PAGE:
Iniciamos el asistente



Ventana de bienvenida del asistente de configuración personalizada


Base de Datos de Configuración

Ingresamos el nombre del servidor de base de datos y su instancia.


Capa de Aplicación

Configuramos la cuenta de servicio, y el sitio web, puerto y directorio virtual para los servicios del TFS



Configuración de Repoting

Habilitamos la casilla de verificación para configurar reporting services para utilizar TFS



Ingresamos el nombre del servidor de reporting services y selecciona las urls del report server y report manager.



Ingresa el nombre del servidor que contiene el Analysis Services para el cubo del TFS



Ingresa la cuenta que utilizará el RS para la generación de los reportes del TFS.














Habilite configurar sharepoint en este momento.



Configuramos la url donde se ubicaran los team sites y de la herramienta central de administración



Creamos un team project collection por defecto



Vista de resumen de la configuración ingresada en los pasos anteriores



Inicio del proceso de configuración


Finalización del proceso de configuración





Habilitar el servicio de Single Sign On (SSO)

Nota: El servicio de SSO lo debemos configurar para los reportes de Excel Services y la correcta visualización del dashboard.

En SQL Server creamos un login para la cuenta de servicio de SSO.



Le asignamos los respectivos permisos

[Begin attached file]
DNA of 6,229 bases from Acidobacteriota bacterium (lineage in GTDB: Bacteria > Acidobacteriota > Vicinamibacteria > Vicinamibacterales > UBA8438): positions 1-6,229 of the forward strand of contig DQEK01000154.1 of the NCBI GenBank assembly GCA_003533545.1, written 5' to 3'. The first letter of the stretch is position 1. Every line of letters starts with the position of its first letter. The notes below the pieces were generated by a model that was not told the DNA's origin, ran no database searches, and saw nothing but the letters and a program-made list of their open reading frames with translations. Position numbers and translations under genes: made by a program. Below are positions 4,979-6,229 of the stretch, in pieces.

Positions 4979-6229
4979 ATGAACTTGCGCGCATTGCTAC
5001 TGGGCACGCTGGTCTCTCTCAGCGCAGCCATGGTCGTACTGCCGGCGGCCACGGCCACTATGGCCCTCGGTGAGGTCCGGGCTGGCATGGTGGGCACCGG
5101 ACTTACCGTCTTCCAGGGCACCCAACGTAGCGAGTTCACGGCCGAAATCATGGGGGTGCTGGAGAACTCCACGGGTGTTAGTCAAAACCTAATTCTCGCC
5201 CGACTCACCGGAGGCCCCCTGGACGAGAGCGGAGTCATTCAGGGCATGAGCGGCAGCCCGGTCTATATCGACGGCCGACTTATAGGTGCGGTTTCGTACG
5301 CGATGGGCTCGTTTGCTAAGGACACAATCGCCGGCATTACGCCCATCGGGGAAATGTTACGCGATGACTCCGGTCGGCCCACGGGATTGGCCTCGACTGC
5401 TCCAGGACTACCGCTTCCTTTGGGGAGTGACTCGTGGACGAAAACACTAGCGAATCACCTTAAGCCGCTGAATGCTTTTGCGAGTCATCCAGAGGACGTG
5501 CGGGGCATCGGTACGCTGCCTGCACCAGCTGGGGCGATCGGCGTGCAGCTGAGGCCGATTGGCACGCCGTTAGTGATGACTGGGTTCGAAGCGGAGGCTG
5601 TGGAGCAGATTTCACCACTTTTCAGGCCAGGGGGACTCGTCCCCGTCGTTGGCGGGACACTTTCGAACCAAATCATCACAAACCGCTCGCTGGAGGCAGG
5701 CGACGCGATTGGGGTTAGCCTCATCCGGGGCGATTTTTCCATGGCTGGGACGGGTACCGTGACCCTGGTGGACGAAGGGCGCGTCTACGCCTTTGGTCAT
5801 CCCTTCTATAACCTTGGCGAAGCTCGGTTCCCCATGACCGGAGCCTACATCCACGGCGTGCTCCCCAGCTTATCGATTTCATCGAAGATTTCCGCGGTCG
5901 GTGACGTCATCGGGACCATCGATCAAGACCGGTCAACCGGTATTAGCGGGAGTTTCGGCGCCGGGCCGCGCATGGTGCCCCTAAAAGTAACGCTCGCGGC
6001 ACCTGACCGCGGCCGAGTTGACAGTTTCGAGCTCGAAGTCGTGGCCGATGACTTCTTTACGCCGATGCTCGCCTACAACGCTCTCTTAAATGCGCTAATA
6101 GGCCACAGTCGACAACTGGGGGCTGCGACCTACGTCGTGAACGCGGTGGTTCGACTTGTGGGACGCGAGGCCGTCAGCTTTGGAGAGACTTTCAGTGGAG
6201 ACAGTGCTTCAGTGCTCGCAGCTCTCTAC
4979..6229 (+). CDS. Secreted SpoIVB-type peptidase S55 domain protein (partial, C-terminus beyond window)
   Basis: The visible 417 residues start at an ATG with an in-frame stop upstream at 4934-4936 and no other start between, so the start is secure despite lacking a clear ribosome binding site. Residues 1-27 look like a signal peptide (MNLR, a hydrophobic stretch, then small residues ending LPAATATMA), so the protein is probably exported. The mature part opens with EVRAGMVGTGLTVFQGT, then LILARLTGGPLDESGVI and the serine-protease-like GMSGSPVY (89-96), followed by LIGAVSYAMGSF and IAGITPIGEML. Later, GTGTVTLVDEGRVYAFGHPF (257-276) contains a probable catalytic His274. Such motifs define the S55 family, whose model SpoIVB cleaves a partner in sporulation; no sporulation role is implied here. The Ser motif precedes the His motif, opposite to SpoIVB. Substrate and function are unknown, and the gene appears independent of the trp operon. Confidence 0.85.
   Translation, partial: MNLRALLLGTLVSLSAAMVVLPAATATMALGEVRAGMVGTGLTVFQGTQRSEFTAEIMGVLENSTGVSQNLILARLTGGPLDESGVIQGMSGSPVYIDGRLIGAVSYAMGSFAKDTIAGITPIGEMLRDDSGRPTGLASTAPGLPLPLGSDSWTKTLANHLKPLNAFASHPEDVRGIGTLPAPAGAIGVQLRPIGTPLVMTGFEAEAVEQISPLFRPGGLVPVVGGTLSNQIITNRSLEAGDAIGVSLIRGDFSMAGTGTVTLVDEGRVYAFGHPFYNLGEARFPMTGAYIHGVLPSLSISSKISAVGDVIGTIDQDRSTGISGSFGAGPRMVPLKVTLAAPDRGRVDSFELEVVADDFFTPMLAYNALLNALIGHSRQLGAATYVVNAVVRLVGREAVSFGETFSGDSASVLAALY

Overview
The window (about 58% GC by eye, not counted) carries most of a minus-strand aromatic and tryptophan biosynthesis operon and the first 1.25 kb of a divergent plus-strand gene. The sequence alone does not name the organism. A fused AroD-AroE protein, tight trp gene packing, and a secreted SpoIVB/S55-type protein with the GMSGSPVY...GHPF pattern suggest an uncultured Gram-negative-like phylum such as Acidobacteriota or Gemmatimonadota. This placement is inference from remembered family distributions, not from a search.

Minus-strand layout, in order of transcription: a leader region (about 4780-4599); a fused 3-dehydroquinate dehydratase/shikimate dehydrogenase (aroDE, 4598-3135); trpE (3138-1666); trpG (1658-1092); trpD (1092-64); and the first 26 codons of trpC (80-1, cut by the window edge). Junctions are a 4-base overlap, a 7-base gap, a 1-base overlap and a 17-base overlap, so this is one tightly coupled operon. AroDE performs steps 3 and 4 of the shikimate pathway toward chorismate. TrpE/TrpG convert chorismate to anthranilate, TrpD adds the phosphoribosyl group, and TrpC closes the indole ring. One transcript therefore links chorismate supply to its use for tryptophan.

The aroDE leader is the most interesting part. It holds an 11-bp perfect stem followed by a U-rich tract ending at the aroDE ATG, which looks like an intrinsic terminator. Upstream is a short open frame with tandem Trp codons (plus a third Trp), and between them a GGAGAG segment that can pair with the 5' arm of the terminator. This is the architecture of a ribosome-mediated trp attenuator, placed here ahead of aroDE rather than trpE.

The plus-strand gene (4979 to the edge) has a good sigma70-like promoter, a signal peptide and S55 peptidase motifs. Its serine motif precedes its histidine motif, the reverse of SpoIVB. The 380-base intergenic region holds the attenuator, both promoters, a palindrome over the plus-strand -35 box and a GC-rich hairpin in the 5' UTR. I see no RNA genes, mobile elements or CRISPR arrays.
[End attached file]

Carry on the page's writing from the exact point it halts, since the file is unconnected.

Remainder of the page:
Desde el administrador de servicios del Server manager configuramos el servicio de Microsoft Single Sign-On



Una vez configurada la cuenta de inicio del servicio, lo iniciamos


Abrimos la herramienta central de administración del MOSS 2007.


Verificamos que la cuenta de servicio del SSO este dentro del grupo de administradores de la granja del MOSS 2007 (Para ingresar a la siguiente ventana desde las acciones del sitio debe seleccionar personas y grupos)



Regresamos a la pestaña de operaciones y seleccionamos “Administración de las configuraciones de SSO” de la sección de configuración de seguridad, luego en la siguiente ventana seleccionamos administrar configuraciones del servidor.



Configuramos la cuenta de servicio y el grupo de los usuarios de sso (Nota: la cuenta de inicio de servicio de SSO debe pertenecer a este grupo.)


Luego respaldamos el encryption key desde la opción de administración de clave de encriptación